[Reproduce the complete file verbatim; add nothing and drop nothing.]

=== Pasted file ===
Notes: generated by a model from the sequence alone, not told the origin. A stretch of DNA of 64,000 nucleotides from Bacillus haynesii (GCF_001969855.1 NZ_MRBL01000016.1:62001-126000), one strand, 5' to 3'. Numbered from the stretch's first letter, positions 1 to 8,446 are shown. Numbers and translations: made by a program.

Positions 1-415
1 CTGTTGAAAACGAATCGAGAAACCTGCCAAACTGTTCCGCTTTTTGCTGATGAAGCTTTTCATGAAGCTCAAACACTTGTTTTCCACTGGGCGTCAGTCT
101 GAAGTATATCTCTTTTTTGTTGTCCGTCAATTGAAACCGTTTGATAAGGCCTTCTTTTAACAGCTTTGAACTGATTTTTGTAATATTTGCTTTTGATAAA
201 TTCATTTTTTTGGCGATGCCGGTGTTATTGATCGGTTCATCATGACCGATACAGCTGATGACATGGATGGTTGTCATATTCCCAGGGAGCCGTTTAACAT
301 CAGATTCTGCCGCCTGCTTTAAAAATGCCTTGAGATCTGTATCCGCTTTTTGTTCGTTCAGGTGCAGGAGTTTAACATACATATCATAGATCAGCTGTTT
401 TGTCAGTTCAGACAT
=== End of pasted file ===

Notes: generated by a model from the sequence alone, not told the origin. A stretch of DNA of 64,000 nucleotides from Bacillus haynesii (GCF_001969855.1 NZ_MRBL01000016.1:62001-126000), one strand, 5' to 3'. Numbered from the stretch's first letter, positions 1 to 8,446 are shown. Numbers and translations: made by a program.

Positions 1-415
1 CTGTTGAAAACGAATCGAGAAACCTGCCAAACTGTTCCGCTTTTTGCTGATGAAGCTTTTCATGAAGCTCAAACACTTGTTTTCCACTGGGCGTCAGTCT
101 GAAGTATATCTCTTTTTTGTTGTCCGTCAATTGAAACCGTTTGATAAGGCCTTCTTTTAACAGCTTTGAACTGATTTTTGTAATATTTGCTTTTGATAAA
201 TTCATTTTTTTGGCGATGCCGGTGTTATTGATCGGTTCATCATGACCGATACAGCTGATGACATGGATGGTTGTCATATTCCCAGGGAGCCGTTTAACAT
301 CAGATTCTGCCGCCTGCTTTAAAAATGCCTTGAGATCTGTATCCGCTTTTTGTTCGTTCAGGTGCAGGAGTTTAACATACATATCATAGATCAGCTGTTT
401 TGTCAGTTCAGACAT